Population awareness of risks related to medicinal product use in Vientiane Capital, Lao PDR: a cross-sectional study for public health improvement in low and middle income countries.
Caillet C., Sichanh C., Syhakhang L., Delpierre C., Manithip C., Mayxay M., Lapeyre-Mestre M., Newton PN., Roussin A.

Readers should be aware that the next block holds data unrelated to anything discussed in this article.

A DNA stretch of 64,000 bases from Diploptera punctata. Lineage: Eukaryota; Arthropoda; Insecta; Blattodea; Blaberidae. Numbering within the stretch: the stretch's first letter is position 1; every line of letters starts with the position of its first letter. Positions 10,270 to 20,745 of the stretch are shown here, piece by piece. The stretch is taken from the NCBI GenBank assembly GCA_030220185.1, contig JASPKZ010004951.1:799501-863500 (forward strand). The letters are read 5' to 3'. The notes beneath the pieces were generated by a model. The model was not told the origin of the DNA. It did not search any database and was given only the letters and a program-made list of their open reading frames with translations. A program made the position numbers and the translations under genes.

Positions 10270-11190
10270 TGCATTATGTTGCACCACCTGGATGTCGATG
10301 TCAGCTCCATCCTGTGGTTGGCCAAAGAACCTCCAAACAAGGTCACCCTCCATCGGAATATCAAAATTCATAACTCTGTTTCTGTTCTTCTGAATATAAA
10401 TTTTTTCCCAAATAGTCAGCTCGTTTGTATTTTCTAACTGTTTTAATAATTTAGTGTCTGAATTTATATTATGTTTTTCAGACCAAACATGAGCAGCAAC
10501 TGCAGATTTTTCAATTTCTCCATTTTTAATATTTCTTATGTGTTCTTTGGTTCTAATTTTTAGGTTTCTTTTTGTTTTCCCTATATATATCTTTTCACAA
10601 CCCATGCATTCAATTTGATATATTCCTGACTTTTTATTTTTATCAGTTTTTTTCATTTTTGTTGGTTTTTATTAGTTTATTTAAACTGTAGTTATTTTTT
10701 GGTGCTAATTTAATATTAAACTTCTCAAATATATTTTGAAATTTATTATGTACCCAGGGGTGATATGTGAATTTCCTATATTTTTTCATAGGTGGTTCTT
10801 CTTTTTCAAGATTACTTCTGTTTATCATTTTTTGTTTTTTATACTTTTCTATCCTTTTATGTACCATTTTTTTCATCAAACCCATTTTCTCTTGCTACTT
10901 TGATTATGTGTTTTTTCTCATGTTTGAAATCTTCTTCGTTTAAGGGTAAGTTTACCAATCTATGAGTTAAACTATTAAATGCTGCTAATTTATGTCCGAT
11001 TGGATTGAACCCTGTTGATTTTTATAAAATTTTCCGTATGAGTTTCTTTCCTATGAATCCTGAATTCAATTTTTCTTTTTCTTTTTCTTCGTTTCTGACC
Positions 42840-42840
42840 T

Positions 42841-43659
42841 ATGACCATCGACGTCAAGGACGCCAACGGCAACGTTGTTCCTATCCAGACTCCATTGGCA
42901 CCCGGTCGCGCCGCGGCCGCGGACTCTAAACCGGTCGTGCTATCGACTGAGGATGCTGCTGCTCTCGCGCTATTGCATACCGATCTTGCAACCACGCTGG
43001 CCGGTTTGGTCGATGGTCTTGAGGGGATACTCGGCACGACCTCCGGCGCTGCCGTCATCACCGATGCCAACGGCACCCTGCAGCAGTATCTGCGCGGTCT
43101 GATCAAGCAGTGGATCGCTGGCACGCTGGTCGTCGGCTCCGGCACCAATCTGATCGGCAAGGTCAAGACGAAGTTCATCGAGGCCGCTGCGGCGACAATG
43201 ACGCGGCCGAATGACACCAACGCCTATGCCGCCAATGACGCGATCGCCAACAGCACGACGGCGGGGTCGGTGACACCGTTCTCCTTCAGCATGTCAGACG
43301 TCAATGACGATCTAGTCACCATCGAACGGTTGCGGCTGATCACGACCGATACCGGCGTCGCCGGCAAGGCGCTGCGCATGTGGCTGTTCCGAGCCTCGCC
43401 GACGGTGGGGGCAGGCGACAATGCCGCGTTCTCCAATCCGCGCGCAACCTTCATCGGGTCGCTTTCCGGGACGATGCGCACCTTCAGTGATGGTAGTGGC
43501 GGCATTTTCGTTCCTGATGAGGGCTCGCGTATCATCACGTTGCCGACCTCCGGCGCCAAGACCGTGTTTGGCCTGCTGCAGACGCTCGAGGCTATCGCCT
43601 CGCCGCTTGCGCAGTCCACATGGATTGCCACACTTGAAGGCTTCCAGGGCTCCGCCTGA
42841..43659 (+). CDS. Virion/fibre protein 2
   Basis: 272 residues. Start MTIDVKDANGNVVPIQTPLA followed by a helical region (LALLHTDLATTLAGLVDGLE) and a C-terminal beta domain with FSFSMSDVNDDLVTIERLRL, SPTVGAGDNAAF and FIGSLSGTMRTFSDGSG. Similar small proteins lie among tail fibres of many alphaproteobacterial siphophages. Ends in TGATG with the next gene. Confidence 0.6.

BACKGROUND: While essential medicines have been made more available in all but the most remote areas in low and middle income countries (L/MICs) over the past years, inappropriate and incorrect use of good quality medicines remains a key impediment for public health. In addition, as medicines have a potential to cause harm (medicine risks), adequate awareness by medicine users of the risks of adverse reactions is essential, especially as self-medication is common in L/MICs. This study aimed to investigate the awareness of Lao residents regarding medicine risks in Vientiane Capital, Lao People's Democratic Republic. METHODS: Face-to-face interviews using structured questionnaires of 144 residents older than 16 years were carried out in 12 randomly selected villages out of the 146 villages of Vientiane Capital with at least one health facility. RESULTS: The respondents were mainly (85.0 %) the heads of households or their husband/spouse . The majority of the respondents were unaware (61.8 %) of medicine risks. Compared to residents living in the urban district of Xaysetha, living in peri-urban and even more in rural areas were identified as factors associated with being unaware of medicine risks [adjusted odds ratio (aOR) =3.3, 95 % Confidence Interval (CI) = 1.1-9.4]) and aOR =7.5 (95 % CI = 2.3-24.2), respectively]. In addition, more than half of the respondents had never heard of poor quality medicines, with a higher rate in rural/peri-urban compared to urban districts (55.6 % vs 38.9 %, respectively, p = 0.02). Finally, approximately one third of all respondents thought that traditional medicines could not cause harm. CONCLUSIONS: Overall, these results suggest a lack of awareness about medicinal product risks. Differences according to the place of residence are apparent and could be partly explained by a lower level of training of healthcare providers in contact with the population in the rural districts in particular. Communication on medicinal product risks to patients through well-trained healthcare providers could probably make a valuable contribution towards the appropriate use of medicines in L/MICs.